By Rose Adams
Federal immigration agents attempted to arrest a resident of an East New York women’s shelter on Tuesday, but security guards prevented the agents from entering the building, a spokeswoman for the shelter confirmed.
Eight officers donning U.S. Immigration and Customs Enforcement insignia approached the homeless shelter around 10 p.m. on Aug. 6, and showed guards a photo of the person they sought to detain, according to a New York Daily News report. The agents allegedly claimed they had a search warrant to enter the premises, but when they failed to display it, the shelter’s employees did not allow them inside, a spokeswoman for the shelter confirmed.
ICE spokeswoman Rachael Yong Yow denied that border officers had conducted any enforcement actions at the shelter on Tuesday.
The East New York shelter is operated by Women in Need — the largest housing provider for homeless women and families in New York City, which is headed by former City Council speaker and 2013 Mayoral hopeful, Christine Quinn, who praised security guards’ for safeguarding residents.
“The safety and security of the women and children in our facilities is our number one priority,” she said.
National law mandates that ICE officials must present court-issued search warrants in order to enter private property, and a New York City mayoral executive order forbids city employees — including homeless shelter workers — from revealing someone’s immigration status, unless that person is suspected of criminal activity.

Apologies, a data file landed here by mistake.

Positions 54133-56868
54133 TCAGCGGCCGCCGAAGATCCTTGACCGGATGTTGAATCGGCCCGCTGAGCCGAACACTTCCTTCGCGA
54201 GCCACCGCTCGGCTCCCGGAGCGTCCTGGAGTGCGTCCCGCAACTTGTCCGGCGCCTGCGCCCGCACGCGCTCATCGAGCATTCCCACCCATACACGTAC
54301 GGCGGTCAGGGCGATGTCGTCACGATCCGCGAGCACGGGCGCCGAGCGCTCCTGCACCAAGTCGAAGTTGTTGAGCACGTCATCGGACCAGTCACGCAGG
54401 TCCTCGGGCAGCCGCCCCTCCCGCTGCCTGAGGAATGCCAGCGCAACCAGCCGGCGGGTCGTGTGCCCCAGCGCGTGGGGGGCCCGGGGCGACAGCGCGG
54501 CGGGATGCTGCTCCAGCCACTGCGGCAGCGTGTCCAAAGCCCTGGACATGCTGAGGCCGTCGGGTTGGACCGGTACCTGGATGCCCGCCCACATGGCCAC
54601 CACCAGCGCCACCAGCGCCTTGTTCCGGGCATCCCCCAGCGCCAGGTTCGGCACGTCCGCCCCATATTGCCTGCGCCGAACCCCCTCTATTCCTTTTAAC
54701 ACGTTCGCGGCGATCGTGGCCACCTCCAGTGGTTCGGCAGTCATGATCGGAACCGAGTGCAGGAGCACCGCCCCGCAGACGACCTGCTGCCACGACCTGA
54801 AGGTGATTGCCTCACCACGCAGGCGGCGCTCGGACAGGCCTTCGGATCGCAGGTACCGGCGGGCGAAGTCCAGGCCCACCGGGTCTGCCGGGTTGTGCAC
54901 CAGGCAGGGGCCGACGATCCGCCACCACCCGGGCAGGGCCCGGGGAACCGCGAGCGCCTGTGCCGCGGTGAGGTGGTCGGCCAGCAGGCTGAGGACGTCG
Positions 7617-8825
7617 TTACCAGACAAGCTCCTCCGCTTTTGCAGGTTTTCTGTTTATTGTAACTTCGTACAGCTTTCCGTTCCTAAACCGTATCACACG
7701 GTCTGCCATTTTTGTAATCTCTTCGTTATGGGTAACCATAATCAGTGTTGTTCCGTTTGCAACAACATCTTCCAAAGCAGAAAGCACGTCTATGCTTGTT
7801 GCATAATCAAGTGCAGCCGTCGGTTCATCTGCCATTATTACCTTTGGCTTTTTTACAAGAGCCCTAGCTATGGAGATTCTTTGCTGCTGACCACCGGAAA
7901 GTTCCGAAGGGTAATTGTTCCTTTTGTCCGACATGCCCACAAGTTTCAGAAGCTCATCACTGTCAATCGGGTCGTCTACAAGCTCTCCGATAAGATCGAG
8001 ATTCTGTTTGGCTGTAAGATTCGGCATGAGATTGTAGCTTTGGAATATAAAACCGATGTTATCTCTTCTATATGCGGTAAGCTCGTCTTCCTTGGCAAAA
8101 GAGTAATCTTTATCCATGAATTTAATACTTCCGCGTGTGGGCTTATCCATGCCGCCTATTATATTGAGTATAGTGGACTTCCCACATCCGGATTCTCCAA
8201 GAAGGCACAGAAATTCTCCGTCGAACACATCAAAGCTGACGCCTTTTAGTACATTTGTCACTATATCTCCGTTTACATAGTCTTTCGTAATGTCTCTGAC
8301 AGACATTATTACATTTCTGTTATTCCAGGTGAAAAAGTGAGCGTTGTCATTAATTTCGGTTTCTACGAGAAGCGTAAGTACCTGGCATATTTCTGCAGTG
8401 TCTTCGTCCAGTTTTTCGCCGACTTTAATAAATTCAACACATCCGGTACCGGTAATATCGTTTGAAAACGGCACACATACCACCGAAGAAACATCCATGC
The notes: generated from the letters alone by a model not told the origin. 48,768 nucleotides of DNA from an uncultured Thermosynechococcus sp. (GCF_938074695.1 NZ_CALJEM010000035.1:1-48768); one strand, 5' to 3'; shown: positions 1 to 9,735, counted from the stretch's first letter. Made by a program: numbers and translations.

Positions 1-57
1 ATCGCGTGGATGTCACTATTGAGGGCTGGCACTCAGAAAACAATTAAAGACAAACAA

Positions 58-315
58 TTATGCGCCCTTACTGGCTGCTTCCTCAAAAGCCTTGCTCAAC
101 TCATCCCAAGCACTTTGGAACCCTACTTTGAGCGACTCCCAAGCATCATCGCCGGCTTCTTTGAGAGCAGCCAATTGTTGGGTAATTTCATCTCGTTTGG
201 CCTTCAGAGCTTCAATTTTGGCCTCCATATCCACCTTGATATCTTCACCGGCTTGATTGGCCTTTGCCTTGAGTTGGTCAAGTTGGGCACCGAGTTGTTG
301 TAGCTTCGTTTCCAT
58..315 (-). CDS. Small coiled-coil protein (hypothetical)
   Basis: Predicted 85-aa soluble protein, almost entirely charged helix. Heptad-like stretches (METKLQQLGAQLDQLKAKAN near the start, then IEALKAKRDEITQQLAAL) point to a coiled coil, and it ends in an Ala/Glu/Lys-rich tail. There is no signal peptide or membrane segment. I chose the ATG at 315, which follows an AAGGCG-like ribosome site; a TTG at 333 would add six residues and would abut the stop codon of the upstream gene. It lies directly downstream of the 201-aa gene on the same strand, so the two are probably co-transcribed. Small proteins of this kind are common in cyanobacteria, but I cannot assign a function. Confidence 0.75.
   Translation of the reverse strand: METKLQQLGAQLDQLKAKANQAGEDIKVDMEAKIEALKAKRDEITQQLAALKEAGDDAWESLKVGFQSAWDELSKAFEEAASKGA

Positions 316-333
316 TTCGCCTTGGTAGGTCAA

In July, the immigration officials attempted eight raids citywide, six of which occurred in Brooklyn, including Sunset Park, Midwood, and Bay Ridge. Each raid failed, however, after residents refused to open their doors to the federal agents.
Quinn said that while Tuesday’s attempted arrest sewed fear into the shelter’s immigrant community, she vowed on behalf of WIN to continue protecting the its residents from federal authorities.
“We will always fight for their rights and protect them, no matter the challenge – whether it’s past abusers, local threats, and even bullies like the President of the United States and his deportation force,” she said.
Updated 5:34 pm, August 9, 2019